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Aquila Theatre’s board has just made the difficult decision to suspend all future touring of the company. Ticket holders will be contacted by the CCA staff re: refunds.
Do you understand now why books are hated and feared? Because they reveal the pores on the face of life. The comfortable people want only the faces of the full moon, wax, faces without pores, hairless, expressionless. — Ray Bradbury, Fahrenheit 451
To read Ray Bradbury’s 1953 novel Fahrenheit 451 right now, at this fraught moment, is a chilling experience. It is almost hard to fathom that the author so eerily and accurately predicted a dystopian world of censorship, anti-intellectualism and mass media gone awry.
The plot centers around a fireman named Guy Montag, whose job is to burn forbidden books and the houses of those who dare to retain them. In this oppressive society, science, thought, logic and intellectualism are considered public threats. Consequently, in their place, mindless entertainment transmitted through “seashell” earpieces and giant television “parlor walls” anesthetizes the uncultured and unenlightened populace. Ultimately, Montag flees the city (where everyone else is killed by bombs) and becomes the leader of a small community of survivors dedicated to memorizing books. The book ends with a quote from The Book of Revelations: “And on either side of the river was there a tree of life, which bare twelve manner of fruits, and yielded her fruit every month; And the leaves of the tree were for the healing of the nations.” Despite its grim portrayal of this cruel, ignorant society, the novel offers a final message of hope in the wisdom that history, books and art can provide.
Aquila Theatre’s Desiree Sanchez will use Bradbury’s own stage adaptation in a new production of Fahrenheit 451 that will deftly articulate just how pressing and prescient this cautionary tale is. Aquila’s productions are “beautifully spoken, dramatically revealing and crystalline in effect,” says The New Yorker, and their upcoming production of Fahrenheit 451 will offer audiences the opportunity to examine this timeless commentary on the indispensable and fragile nature of history and learning.
Aquila Theatre Company was founded in London by Peter Meineck in 1991 with a production of Aeschylus’s Agamemnon at the Bridge Lane Theatre in London before touring in the United States to a few universities. The company, along with its founder moved to the United States in 1994, and in 1998, Aquila Theatre became a U.S. based non-profit theatre company. It went on to build up an extensive international touring circuit while becoming an established part of the New York City theater scene with its productions of Iliad: Book One at the Clark Studio at Lincoln Center, followed by long running Off-Broadway productions of Comedy of Errors and Much Ado About Nothing. Aquila has also had the pleasure of working with the acclaimed Olympia Dukakis and Louis Zorich in its 2004 production of Agamemnon.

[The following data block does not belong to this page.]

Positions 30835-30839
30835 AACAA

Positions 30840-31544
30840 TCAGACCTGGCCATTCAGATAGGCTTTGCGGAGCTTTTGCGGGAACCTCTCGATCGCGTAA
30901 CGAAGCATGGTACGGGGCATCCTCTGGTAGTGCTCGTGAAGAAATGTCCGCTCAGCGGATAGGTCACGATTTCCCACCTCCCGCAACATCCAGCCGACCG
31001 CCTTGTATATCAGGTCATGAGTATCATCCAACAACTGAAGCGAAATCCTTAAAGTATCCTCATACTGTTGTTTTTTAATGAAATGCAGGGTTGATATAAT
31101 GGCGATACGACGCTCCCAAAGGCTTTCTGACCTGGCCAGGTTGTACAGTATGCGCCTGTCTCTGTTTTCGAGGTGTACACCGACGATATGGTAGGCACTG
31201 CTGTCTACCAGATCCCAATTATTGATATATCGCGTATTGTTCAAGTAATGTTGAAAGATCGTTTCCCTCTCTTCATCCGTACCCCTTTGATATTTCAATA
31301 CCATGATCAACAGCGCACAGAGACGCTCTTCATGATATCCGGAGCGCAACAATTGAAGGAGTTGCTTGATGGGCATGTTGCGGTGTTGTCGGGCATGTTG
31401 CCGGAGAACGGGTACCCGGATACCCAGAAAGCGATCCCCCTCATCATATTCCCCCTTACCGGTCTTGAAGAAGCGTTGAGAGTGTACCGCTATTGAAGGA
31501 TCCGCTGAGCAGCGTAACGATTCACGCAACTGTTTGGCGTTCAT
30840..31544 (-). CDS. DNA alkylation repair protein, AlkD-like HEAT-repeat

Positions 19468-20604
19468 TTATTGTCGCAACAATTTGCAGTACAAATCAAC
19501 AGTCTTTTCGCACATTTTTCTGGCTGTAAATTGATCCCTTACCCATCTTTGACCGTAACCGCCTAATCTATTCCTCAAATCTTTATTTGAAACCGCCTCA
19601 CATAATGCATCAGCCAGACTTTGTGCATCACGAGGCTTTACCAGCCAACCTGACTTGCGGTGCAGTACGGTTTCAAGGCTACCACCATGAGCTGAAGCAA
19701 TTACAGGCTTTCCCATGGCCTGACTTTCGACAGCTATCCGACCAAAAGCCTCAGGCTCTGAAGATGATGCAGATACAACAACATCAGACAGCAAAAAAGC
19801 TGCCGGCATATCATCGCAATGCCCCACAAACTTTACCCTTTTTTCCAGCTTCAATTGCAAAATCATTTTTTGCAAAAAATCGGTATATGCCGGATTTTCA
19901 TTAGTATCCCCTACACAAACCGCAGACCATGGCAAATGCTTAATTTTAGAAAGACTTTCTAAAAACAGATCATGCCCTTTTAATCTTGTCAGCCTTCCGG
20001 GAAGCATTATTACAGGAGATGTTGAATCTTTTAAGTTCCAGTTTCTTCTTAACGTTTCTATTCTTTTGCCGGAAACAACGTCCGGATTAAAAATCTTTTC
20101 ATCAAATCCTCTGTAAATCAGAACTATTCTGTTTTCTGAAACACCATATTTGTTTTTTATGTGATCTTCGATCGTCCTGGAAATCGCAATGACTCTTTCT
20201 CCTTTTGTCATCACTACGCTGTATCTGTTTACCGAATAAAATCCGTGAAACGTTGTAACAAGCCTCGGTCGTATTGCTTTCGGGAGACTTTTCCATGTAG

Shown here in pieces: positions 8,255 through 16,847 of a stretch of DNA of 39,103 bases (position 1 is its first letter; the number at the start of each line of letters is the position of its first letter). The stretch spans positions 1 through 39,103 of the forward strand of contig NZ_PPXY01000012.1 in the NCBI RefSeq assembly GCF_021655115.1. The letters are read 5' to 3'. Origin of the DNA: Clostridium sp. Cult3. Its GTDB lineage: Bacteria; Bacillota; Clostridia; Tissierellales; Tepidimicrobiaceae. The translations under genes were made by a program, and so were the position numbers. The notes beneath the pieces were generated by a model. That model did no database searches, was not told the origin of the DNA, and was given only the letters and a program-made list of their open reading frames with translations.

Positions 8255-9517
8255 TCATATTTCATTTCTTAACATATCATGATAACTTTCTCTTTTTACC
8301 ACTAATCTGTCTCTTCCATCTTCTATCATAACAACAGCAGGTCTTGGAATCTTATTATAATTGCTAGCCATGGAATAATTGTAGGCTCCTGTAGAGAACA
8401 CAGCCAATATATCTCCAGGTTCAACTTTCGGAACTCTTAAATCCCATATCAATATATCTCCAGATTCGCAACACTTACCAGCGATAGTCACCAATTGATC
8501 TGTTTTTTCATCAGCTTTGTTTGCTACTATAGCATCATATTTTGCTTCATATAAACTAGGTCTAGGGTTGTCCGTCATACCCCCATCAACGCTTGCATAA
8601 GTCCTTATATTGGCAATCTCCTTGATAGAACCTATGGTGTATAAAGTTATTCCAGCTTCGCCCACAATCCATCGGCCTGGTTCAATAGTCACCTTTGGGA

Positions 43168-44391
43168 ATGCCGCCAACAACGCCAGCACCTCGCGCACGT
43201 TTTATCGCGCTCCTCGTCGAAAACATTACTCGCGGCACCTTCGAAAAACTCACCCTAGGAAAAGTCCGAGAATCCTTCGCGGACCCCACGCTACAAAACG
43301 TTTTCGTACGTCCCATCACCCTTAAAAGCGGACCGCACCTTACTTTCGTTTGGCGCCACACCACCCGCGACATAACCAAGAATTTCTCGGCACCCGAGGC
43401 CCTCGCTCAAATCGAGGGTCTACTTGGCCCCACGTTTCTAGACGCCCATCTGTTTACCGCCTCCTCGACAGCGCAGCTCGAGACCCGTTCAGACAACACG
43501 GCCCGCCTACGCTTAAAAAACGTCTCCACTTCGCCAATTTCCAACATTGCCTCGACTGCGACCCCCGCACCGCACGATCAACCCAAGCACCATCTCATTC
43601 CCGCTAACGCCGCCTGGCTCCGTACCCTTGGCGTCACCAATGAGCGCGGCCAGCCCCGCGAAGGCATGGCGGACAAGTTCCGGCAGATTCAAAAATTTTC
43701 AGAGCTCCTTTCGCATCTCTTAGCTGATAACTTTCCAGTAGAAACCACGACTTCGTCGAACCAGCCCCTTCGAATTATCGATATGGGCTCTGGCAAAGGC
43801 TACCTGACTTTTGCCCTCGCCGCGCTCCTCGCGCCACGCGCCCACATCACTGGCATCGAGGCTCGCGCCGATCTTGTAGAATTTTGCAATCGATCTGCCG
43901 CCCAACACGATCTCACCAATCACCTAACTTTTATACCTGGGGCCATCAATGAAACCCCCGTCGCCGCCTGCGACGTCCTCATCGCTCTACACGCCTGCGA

Aquila is now one of the foremost producers of classical theater in the United States visiting 50 – 60 American cities per year with a program of two plays, workshops and educational programming, and is under the Artistic Directorship of Desiree Sanchez since 2012. The company has been awarded numerous grants from the National Endowment for the Arts, The National Endowment for the Humanities, from which it received a Chairman’s Special Award, the New York State Councils for the Arts and Humanities, and the New York City Department of Cultural Affairs. Aquila has performed at the White House under the Bush and Obama administrations, and has performed for the U.S Supreme Court and for the National Council on the Arts. Aquila was also recently invited by Lin-Manuel Miranda to perform at the U.S. Capitol in support of the National Endowment for the Humanities, for its groundbreaking theatre and humanities program: The Warrior Chorus.